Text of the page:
But then comes the interview that is different – you can tell right from the beginning that your participant is not acting in the way you came to expect. Perhaps they keep talking over you, interrupting you every time you try to ask a question, or they are being dismissive. They may be critical of the topic you are exploring or your approach to it. They may express views that are offensive: racist, sexist or homophobic. It is possible that they are using the interview as an opportunity to air their frustrations which they could not otherwise express. After all, you guaranteed their anonymity and they feel this is their chance to say things that they can normally share with only a very few people and certainly not in public. But what do you do in such situation to protect yourself emotionally (such experience can be very upsetting) and how do you deal with the resulting data?

When this happened to me in a face to face interview, my initial reaction was to walk away and destroy the data. I didn’t do either. Although I felt the participants hijacked my interview to push their own agenda, I was also very aware that my participants are from a very hard to reach migrant community. On reflection, I felt that their data must be included in the study, because these particular points of view are valid to them and, ultimately, may be felt more widely within their group. I did not like it, but it did not mean the data was not important.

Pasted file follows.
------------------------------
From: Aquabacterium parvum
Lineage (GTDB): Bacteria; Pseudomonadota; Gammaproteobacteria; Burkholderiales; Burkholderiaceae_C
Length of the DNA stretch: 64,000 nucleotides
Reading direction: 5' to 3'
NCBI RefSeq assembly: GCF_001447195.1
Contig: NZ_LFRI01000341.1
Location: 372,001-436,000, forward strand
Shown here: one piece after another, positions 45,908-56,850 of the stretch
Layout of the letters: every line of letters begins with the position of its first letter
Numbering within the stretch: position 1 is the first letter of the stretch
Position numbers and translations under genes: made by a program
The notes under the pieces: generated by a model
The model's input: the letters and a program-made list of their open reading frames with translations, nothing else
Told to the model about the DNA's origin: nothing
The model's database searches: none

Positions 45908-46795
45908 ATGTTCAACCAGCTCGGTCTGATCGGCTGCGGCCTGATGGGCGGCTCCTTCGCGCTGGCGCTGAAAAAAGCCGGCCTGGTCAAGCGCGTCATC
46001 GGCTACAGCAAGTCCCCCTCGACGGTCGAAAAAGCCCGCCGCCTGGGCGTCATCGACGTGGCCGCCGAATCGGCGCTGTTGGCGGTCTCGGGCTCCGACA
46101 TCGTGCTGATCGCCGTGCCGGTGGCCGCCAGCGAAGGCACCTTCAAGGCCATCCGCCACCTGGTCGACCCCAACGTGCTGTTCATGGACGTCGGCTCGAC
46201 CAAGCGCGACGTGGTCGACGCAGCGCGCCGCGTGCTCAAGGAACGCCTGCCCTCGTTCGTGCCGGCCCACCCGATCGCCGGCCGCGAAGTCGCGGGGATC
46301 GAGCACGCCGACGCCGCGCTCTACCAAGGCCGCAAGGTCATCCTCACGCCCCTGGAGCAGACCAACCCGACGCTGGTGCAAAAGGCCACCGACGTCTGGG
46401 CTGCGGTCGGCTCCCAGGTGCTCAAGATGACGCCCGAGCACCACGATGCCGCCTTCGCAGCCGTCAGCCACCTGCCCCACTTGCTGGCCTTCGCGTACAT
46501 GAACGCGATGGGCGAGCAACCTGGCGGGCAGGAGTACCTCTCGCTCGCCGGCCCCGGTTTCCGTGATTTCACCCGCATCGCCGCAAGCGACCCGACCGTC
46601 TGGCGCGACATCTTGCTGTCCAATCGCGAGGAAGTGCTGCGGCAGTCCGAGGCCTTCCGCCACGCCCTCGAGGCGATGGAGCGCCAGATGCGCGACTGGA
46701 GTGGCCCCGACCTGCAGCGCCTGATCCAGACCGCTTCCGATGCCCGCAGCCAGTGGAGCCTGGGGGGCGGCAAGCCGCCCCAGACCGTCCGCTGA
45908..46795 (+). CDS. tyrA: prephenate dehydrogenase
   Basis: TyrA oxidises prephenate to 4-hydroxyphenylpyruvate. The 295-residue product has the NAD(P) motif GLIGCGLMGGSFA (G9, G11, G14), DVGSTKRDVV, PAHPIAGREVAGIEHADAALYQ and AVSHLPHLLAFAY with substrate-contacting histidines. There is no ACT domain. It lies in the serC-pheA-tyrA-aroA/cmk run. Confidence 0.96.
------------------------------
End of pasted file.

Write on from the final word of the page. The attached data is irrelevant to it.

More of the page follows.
For me as a researcher this was a rather uncomfortable position. Not least because I wondered whether I did something that invited this kind of response. I wondered whether I was somewhat complicit in this situation, after all, I decided not to challenge these views in the interview as they were not always directly relevant to my research questions, although that fact alone made the subsequent data analysis more interesting. Or was it because we shared the same cultural background, perhaps they felt I would understand or even share their views? Perhaps there was a gender power play which sometimes comes up when female researcher works with male participants. These are really important points to consider, but care needs to be taken not to over-analyse them.